No. The organization must provide documentation of a tracking mechanism—or mechanisms (e.g., checklist or spreadsheet)—that encompass the required provider types
Yes. Assessment and evaluation each require a case manager or a qualified individual to draw and document a conclusion about the data or information collected. Raw data or answers to questions do not meet the requirement; there must be a documented summary of the meaning or implications to the member’s situation, so data can be used in the case management plan.
The organization must draw a conclusion for each factor (unless otherwise stated in the explanation). This may be in separate summaries for each factor or in a combined summary, or in a combination of these.
Because of the complexities of the workbook formulas, we are unable to change the workbook to accept “NA” in time for 2019 Standards Year surveys. To correctly calculate the notification date scoring, a date must be entered in this field.
NCQA will not require organizations to provide documentation of the decision date and will instruct surveyors to enter the earliest of
Regardless of the score calculated for decision date,
Referencing benefit documents such as the member handbook or Certificate of Coverage by title alone is not specific enough to meet the requirement. Because benefit documents are often large and complex, the organization must direct members to the specific location of the information, either by section title or page number.
The reference must still support the organization’s decision and relate to the reason for the request
Yes. The organization may send a single letter to the member and practitioner that includes the specific reason for the denial, in language that would be easily understood by the member. The letter may also include, in a separate section, additional clinical or technical language directed toward a practitioner.
When NCQA reviews the letter to ascertain if the reason for the denial would be easy for the member to understand, it considers both the written reason and the context of the language and whether the information can be understood in context.
NCQA considers the implementation date as the date when the delegate can start performing delegated activities. But because the organization and delegate may have mutually agreed on and implemented delegated activities before signing the delegation agreement, NCQA is changing the policy for evidence of the implementation date.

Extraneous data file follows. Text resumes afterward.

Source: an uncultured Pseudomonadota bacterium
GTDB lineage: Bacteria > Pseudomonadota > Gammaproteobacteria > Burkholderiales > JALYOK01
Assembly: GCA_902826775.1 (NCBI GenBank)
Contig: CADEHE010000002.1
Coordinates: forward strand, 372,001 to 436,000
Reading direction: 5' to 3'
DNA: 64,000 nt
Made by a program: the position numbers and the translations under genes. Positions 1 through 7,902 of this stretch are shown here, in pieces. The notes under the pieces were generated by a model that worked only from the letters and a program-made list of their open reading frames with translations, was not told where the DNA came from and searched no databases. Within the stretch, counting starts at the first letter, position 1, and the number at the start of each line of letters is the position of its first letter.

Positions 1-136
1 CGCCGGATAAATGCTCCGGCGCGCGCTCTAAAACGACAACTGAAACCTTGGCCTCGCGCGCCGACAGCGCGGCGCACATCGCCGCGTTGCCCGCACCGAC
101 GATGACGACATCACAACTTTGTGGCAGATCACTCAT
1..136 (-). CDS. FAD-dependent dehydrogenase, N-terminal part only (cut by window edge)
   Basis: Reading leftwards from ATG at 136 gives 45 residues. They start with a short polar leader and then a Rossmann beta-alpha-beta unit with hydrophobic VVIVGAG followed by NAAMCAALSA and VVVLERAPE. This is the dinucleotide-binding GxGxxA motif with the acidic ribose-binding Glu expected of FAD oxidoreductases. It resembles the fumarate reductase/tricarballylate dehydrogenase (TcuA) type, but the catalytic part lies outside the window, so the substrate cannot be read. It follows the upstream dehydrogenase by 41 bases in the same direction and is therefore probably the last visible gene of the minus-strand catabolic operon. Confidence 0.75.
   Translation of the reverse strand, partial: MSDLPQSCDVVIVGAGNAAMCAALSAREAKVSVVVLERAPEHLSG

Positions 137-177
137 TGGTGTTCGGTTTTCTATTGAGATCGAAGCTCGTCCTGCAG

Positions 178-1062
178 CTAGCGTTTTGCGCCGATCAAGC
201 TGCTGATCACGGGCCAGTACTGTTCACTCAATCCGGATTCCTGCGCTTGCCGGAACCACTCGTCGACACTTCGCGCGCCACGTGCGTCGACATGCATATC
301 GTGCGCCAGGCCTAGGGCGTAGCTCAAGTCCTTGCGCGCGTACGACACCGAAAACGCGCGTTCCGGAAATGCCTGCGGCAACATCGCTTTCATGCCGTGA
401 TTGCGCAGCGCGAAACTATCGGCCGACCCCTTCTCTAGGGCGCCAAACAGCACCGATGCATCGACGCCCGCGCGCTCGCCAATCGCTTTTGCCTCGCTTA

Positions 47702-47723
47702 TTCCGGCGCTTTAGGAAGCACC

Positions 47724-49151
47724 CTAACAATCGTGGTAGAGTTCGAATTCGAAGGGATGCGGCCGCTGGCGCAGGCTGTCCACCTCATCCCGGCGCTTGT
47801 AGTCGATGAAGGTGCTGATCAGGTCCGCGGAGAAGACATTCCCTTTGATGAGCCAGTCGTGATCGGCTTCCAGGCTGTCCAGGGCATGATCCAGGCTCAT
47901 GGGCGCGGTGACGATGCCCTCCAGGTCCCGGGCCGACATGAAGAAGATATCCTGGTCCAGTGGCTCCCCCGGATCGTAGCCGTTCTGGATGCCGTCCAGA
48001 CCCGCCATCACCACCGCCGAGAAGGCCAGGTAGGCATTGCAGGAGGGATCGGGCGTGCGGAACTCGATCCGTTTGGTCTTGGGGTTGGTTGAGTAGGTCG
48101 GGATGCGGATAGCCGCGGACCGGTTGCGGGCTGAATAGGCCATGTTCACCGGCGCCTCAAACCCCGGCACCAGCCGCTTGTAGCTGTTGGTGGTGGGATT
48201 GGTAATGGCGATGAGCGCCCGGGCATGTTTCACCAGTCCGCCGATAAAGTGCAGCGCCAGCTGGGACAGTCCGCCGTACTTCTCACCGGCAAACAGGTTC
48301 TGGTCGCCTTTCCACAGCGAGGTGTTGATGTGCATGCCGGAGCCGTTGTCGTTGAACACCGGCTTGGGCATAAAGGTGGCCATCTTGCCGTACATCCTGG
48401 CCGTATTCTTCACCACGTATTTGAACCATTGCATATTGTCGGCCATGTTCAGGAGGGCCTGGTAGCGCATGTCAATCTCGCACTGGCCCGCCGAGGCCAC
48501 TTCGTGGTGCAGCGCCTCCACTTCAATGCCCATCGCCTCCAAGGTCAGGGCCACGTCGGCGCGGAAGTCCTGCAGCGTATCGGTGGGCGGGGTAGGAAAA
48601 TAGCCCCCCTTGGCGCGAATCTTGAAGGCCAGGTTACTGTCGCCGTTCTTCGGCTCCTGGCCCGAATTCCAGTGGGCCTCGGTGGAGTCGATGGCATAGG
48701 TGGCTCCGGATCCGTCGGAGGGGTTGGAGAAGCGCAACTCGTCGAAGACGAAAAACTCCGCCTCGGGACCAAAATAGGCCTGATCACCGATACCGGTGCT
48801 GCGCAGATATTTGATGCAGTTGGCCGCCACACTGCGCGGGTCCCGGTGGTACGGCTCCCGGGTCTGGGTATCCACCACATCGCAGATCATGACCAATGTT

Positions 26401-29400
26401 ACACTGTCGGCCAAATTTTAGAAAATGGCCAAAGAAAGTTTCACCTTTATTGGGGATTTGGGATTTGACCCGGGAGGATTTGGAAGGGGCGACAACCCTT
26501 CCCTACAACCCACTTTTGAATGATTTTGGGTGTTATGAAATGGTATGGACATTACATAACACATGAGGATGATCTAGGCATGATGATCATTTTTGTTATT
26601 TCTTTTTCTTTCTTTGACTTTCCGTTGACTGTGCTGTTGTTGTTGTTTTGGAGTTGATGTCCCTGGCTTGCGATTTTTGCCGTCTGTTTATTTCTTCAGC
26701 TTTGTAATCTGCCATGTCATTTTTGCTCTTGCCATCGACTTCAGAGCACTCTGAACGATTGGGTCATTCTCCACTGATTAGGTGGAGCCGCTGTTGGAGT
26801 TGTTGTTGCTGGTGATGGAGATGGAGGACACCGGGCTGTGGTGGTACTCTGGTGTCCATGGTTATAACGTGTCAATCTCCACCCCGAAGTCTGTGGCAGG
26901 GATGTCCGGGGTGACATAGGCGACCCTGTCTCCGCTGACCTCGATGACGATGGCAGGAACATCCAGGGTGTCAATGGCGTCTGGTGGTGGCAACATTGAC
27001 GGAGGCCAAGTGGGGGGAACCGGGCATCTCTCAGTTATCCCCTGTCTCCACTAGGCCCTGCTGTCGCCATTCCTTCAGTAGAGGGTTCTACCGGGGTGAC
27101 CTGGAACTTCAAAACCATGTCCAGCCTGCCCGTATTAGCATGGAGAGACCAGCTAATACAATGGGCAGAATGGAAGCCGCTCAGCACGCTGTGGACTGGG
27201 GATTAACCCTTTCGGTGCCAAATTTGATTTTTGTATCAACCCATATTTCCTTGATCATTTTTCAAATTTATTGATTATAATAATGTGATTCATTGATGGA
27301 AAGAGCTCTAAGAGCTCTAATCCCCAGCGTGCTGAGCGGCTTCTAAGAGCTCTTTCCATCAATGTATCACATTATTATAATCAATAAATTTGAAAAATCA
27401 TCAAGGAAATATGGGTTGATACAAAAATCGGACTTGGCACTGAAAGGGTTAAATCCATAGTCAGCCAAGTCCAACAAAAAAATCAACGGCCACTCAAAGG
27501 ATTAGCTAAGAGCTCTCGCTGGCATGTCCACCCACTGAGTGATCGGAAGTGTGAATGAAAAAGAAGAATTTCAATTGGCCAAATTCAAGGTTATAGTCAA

When reviewing a delegation agreement, NCQA will consider the effective date or start date specified in the agreement as the mutually agreed-upon implementation date, for Element A (of the delegation standards), factor 1. This date may be before or after the signature date on the delegation agreement. If the agreement does not contain an effective date/start date, NCQA considers the date when the agreement was signed as the mutually agreed-upon implementation date.
NCQA may also accept other evidence of the implementation date: a letter, meeting minutes or other form of communication between the organization and the delegate that references their agreement on the delegated activity start date.
If an organization references the effective date/start date of the delegation agreement as the implementation date, NCQA will require submitted evidence for all other delegation factors to conform to that date as the implementation date.
The language in the explanation will be updated in a future Policy Update for applicable 2019 publications.
QI 6 requires organizations to collect data from all sources of member complaints and appeals, including UM coverage appeals addressed in UM 8–UM 9 and noncoverage appeals addressed in RR 2.
Note: Data collected and analyzed before February 15, 2019, will be accepted as meeting the requirement even if not all types of appeals are included. Data collected and analyzed on or after this date must comply with the requirement stated in the FAQ.
If your organization collected and analyzed data before February 15, 2019, and interpreted the requirement as applying to only one type of appeal, notify the surveyor at the start of the survey so the misinterpretation does not affect scoring.
No. To keep scoring simple, NCQA set a threshold of 80% or higher for all UM must-pass elements, rather than setting a specific threshold for each element based on its scoring options. If an element does not have an 80% option, the “or higher” applies. Keep in mind that an organization may miss the requirements for a few files and still score 100% on the element. For additional information on file review scoring, refer to the scoring table in each element or to the file review worksheet in the Interactive Review Tool (IRT).